The Association's resident supernova hunters had been hard at work, Mark Armstrong having five new discoveries, and the President three, bringing the UK total to 130 discoveries. In addition, Nishimura and Liller had discovered a nova at mag 8.2 near the Sagittarius teapot on March 18, an area where there had been a number of similar events in recent times. Also notable was Peter Birtwhistle's fourth asteroid discovery, 2004 DN25, on February 22, around mag 20-21. It seemed that he had beaten the automated searches of LINEAR and NEAT to it, and was particularly remarkable since in the past, great discoverers like Brian Manning had never picked up such objects until they were much brighter, typically mag 16-17.
A great deal of media excitement had stirred with the discovery of the most distant asteroid found to date, provisionally named 'Sedna'. This was the latest in a flurry of discoveries of transneptunians (asteroids lying beyond the orbit of Neptune) in recent years. With the exception of Pluto, the first known example was 1992 QB1, discovered only twelve years ago. Since then, over 800 had been identified, five larger than 900km across, but the recent discovery of 2004 DW on February 17 was exceptional in that its size was estimated to be around 1,500km, at least half the size of Pluto. The possibility remained that it might be substantially larger since Pluto's unusually high albedo made size comparison difficult by comparative brightness alone. If this were confirmed, 2004 DW would be the largest minor planet known, larger than Charon, and bringing Pluto's status as a planet further into question. The speaker showed an image of 2004 DW on March 7 by Peter Birtwhistle, noting with amazement that the Moon had been one-day past full that night, 41° away. In the stacked image, of total exposure 42 minutes, the estimated magnitude of the minor planet was 18.8.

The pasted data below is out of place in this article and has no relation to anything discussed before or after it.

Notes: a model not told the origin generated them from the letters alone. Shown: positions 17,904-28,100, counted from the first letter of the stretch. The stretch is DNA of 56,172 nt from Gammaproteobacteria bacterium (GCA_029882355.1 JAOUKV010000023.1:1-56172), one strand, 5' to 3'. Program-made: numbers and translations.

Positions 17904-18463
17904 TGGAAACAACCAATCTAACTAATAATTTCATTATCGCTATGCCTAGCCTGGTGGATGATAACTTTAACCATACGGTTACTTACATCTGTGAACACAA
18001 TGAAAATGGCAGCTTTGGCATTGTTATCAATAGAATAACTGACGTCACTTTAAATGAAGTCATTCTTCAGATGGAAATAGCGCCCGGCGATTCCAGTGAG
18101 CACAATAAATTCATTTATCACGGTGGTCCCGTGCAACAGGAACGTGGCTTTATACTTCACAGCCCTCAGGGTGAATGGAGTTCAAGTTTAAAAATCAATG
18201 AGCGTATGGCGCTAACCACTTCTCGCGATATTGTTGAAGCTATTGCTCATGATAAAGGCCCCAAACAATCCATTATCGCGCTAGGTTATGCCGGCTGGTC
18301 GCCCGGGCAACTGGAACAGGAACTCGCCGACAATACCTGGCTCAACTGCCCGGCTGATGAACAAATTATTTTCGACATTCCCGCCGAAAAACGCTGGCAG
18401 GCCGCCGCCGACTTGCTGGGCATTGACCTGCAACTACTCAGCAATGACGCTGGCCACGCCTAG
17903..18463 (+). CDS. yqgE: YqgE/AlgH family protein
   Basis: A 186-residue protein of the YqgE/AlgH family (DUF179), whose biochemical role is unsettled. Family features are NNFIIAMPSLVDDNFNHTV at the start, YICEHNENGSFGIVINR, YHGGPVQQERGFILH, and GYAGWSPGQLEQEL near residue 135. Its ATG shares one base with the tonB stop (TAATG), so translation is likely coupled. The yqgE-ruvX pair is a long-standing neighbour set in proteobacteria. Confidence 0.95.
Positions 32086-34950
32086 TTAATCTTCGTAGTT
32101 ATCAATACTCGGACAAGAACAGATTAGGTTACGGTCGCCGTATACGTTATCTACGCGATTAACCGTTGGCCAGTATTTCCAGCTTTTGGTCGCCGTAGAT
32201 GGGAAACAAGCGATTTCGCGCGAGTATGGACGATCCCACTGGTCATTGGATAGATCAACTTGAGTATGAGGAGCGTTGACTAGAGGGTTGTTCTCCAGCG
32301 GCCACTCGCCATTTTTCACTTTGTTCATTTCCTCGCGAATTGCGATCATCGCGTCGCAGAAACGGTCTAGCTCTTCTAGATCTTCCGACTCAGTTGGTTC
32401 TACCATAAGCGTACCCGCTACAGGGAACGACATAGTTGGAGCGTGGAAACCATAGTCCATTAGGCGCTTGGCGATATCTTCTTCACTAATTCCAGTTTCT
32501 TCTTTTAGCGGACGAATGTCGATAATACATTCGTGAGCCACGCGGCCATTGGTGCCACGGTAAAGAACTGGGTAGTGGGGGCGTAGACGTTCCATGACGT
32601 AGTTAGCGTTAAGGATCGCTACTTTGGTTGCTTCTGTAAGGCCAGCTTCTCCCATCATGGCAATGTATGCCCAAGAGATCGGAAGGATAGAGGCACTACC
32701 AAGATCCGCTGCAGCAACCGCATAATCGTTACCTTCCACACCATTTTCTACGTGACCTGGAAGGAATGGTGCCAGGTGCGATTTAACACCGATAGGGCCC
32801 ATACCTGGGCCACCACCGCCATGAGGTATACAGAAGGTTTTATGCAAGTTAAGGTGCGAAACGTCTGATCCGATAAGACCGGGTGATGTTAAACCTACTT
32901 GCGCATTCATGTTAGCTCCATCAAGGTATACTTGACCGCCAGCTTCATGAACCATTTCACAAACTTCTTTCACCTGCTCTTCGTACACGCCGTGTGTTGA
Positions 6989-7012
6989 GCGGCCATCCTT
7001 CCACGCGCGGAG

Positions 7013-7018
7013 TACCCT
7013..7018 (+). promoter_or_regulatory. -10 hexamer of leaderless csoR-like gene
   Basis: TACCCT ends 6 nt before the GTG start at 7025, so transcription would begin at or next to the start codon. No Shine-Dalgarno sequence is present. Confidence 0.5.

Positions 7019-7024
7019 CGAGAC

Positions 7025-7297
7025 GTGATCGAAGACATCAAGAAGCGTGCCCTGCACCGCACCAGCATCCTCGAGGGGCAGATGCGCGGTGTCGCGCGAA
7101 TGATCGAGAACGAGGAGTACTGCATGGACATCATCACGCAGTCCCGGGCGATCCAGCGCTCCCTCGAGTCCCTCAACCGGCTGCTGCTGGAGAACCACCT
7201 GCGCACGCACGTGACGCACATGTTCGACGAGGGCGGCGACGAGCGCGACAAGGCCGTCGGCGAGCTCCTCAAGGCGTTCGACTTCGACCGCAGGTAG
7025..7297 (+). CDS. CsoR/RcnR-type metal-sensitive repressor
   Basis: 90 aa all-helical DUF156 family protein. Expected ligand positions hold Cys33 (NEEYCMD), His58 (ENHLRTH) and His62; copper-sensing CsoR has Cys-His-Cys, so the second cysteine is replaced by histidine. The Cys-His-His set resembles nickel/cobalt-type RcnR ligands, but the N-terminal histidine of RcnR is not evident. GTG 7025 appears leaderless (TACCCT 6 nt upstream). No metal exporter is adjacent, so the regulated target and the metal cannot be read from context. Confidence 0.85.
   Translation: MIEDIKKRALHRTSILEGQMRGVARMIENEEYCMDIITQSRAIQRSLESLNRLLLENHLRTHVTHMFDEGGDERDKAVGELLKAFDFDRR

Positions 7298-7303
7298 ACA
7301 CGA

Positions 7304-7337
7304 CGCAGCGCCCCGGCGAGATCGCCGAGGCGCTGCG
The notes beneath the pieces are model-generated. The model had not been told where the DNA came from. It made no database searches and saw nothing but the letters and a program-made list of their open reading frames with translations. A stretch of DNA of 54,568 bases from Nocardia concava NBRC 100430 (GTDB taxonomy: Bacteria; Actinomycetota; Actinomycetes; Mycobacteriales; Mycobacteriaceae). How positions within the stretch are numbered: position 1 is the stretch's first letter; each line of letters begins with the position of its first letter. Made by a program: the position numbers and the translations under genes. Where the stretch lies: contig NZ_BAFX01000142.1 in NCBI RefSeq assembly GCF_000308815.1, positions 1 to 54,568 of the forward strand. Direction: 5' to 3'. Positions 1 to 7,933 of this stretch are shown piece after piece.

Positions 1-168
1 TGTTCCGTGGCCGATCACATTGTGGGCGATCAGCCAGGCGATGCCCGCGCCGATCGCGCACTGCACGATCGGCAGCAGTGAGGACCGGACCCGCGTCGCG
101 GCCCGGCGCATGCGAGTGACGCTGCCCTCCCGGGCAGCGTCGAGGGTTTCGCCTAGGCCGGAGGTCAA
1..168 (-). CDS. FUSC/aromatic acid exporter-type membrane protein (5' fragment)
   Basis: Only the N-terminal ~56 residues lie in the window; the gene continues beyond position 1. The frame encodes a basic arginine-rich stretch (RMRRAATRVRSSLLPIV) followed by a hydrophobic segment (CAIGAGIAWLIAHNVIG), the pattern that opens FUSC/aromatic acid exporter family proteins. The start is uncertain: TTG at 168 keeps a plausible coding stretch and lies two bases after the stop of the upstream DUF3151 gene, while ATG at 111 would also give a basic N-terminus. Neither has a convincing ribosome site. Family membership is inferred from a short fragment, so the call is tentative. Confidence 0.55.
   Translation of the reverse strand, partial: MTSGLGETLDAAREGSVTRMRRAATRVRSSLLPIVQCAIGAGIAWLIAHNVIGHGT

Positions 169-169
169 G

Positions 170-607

The discovery of 'Sedna', officially named 2003 VB12, had been announced on March 15 based on observations from the Palomar Observatory on 2003 November 14. Its highly eccentric orbit had perihelion at 76 AU, around twice the distance of Pluto, and aphelion at a remote 990 AU. It was presently close to perihelion, and appeared around mag 21. At 1,500km across, it was the second largest known transneptunian only to Pluto, but its distant aphelion was not the furthest known: the orbit of 2000 OO67 receded as far as 1010 AU from the Sun.